2021 Legal Process Page

DIVORCE FACT  Approximately 5% of divorce cases go to trial.  This means that 95% of cases are settled with both spouses cooperating with each other, individual or mutual attorneys, mediators or other methods.

It's important to speak with an attorney in your residing state for guidance relevant to the specific laws and process.  Some states require a separation period and/or couples therapy before the process can be completed.  Also, depending if your state is a Community Property or Equitable Distribution state, you may also proceed differently.  DMK has put together a general process of events, types of divorce and legal guide to provide you an idea of what to expect during the process.

There are numerous ways to process divorce. It will be important to know each option available in your state in order to choose the right divorce plan for you and your spouse. We have listed several methods below. This list may not represent all options or may have an option not offered in your state so discuss the laws of your state with your attorney as they pertain to your specific circumstances.

Also, refer to the DMK article Legal Process for Divorce for comprehensive information related to the overall process and types of divorce offered as they correspond to the methods to establish a divorce, as listed below.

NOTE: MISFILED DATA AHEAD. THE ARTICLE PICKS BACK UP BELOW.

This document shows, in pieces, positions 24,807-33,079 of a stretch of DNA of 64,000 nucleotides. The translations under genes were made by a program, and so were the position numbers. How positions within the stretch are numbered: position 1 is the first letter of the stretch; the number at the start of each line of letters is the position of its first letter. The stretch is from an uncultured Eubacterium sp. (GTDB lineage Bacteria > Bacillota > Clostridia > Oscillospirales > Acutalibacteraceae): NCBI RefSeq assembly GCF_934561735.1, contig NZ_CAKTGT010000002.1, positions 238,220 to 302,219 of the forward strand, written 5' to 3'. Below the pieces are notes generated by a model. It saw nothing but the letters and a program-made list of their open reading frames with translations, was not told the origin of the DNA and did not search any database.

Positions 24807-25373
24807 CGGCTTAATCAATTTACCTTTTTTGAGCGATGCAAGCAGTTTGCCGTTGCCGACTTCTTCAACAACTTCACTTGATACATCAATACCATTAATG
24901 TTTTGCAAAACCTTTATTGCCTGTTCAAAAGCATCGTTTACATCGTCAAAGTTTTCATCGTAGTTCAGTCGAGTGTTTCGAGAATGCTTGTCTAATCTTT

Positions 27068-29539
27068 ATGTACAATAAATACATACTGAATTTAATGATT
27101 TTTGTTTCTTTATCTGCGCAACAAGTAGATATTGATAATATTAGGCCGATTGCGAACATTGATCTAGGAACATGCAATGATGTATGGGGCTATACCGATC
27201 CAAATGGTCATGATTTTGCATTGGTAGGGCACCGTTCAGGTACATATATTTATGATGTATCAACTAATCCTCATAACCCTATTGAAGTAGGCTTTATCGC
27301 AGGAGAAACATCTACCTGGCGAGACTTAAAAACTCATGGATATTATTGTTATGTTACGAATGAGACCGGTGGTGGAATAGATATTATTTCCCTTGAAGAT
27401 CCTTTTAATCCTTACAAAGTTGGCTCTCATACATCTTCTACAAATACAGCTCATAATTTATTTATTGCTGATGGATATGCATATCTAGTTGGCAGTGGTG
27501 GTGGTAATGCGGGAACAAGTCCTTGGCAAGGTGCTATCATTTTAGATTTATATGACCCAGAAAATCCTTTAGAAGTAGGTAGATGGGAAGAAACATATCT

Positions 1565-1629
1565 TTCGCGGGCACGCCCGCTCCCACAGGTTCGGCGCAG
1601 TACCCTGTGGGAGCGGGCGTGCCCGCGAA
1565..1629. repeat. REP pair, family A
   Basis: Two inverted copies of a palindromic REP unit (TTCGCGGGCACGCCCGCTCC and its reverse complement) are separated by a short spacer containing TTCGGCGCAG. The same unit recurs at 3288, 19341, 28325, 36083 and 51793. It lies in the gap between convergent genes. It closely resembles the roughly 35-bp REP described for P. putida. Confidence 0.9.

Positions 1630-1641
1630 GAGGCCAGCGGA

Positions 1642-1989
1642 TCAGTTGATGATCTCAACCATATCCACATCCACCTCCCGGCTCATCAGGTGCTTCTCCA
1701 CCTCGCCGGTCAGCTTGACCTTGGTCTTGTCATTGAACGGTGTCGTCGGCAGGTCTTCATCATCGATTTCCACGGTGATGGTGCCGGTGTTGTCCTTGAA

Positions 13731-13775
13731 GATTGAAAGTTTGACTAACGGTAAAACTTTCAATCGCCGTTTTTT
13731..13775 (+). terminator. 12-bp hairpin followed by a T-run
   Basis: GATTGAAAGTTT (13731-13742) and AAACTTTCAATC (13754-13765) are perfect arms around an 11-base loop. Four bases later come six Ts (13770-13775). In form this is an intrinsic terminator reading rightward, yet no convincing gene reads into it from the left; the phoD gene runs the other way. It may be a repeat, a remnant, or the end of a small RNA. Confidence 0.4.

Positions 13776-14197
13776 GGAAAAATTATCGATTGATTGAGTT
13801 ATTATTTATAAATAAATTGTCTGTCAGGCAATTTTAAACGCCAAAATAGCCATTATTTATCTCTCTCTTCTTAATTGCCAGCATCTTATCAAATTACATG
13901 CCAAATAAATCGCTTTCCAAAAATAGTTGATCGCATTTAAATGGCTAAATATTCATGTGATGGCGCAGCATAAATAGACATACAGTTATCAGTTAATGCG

Collaborative

Not offered in all states.

Each spouse hires his/her own attorney to represent each in the divorce process.

The attorneys do not go to court to litigate the divorce, but negotiate the terms of the divorce to include: alimony, child support, custody & property distribution.

Usually this type of divorce is more affordable than other options such as divorce litigation.


Mediated

Not offered in all states.

A mediator will work with each spouse to resolve the negotiations related to the settlement to include, but not limited to: support, custody, asset and debt allocation and other terms of the settlement agreement.

Often, when spouses wish to avoid court or further legal expenses and their attorney's have reached an impasse, they are referred to a mediator.

The couple can hire a mediator independently or one can be appointed by a court or referred by an attorney.

Both spouses share a mutual attorney or a mediator to manage the negotiations of the divorce settlement but does not provide resolution like a judge.

In some states the mediator is not required to be licensed, mandated by any governing board or have formal training.